Some sections of Midtown Kansas City have barely changed since they were built. Others, like the 4900 blocks of Central and Wornall, have been completely transformed. The entry-level bungalows and small homes built there at the turn of the century have been replaced by the luxury Residences of Kirkwood, a 10-acre private community just above the Country Club Plaza.
As part of our Uncovering History Project, the Midtown KC Post is taking a look at the 1940 tax assessment photos of each block in Midtown. This week we’re focusing on the block
bounded by Wornall and Central from 49th to 50th Streets. (Many people seem confused by the tax assessment photos, which all include a man holding a sign. Here’s the story behind them).
The website for the Residences of Kirkwood offers some of the history of the block. It says the area, known for its towering limestone bluff, was part of an 80-acre parcel early settler Daniel Yoacham bought in the 1830s. It was near a 300-year-old tree at Central and Ward Parkway where travelers on the Santa Fe Trail stopped to fill water barrels and rest.
Early owners, according to the Kirkwood site, included the Malvina Lindsay family, who had a home and orchard where the Residences of Kirkwood stand today.
As development began south of Brush Creek after the turn of the 20th century, the block became home to a number of small residences, mainly along Central Street, as seen in the slideshow below.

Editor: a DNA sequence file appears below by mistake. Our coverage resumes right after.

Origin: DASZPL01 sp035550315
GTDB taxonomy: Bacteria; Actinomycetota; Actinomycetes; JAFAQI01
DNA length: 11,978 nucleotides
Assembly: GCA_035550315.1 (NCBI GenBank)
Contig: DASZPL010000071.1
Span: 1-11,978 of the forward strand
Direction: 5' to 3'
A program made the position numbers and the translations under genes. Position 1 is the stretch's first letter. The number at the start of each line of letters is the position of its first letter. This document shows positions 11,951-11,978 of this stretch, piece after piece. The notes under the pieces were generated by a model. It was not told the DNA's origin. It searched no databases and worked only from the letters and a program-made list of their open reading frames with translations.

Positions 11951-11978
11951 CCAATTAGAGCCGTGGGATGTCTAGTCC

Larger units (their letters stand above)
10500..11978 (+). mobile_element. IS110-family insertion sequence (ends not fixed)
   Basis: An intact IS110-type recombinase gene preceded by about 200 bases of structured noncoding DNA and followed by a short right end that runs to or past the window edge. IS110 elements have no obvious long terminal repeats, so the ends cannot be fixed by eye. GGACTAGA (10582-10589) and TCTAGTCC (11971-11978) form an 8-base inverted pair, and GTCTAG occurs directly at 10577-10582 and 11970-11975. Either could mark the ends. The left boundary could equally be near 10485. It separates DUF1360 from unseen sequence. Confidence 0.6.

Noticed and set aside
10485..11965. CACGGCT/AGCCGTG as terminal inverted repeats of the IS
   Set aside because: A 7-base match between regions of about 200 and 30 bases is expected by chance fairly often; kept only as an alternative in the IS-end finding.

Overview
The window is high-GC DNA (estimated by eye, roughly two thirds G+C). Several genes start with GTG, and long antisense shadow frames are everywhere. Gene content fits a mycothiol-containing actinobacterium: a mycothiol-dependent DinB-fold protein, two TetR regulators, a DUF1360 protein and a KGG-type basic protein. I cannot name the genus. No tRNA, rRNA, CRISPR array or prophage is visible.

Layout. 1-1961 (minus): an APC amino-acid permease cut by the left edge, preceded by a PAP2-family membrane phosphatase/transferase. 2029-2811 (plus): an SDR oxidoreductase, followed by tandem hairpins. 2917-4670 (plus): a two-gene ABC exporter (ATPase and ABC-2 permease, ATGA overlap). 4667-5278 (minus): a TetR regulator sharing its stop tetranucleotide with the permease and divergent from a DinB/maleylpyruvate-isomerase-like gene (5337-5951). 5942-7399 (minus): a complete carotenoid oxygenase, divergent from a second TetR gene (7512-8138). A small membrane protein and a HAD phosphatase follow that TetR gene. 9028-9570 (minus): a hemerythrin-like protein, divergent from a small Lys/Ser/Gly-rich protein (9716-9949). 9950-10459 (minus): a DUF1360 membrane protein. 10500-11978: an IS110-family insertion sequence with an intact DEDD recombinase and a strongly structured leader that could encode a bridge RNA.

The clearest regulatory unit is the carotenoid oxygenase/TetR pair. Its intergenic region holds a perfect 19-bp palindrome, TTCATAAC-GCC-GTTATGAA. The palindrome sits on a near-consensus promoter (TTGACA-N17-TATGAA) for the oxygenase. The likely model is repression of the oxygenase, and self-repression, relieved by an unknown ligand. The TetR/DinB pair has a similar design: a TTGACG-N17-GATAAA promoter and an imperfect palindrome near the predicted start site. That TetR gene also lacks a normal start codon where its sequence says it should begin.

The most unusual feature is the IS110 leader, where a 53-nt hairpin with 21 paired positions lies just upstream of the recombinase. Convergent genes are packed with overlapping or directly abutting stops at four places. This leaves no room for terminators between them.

On W. 50th street between Central and Wornall stood this row of homes in 1940.
The character of the neighborhood changed dramatically after the Country Club Plaza began to take shape just down the hill in 1922. Over the years, the homes, like many in Midtown, were broken up into apartments or served as investment rental properties. Later, the Nichols Company, hoping to redevelop the site, bought up properties. Neighbors objected to density and building heights, and the real estate market conspired against redevelopment. But by the time DST Realty announced plans for a $105 million “residential neighborhood” called Kirkwood, Nichols had cleared most of the homes to prepare the area for redevelopment.
We’d like to hear what you remember about these blocks.
Do you have memories or more details about this block of Midtown? Please share them with our readers.
Would you like us to focus on your block next week? Send us an email.
Our book, Kansas City’s Historic Midtown Neighborhoods, is available now. Let us know if you want us to come to your neighborhood association or organization’s meeting to share what we’ve learned about Midtown neighborhood history and tell your members how they can help preserve Midtown history. If you’d like to order the book, email Mary Jo Draper at email@example.com.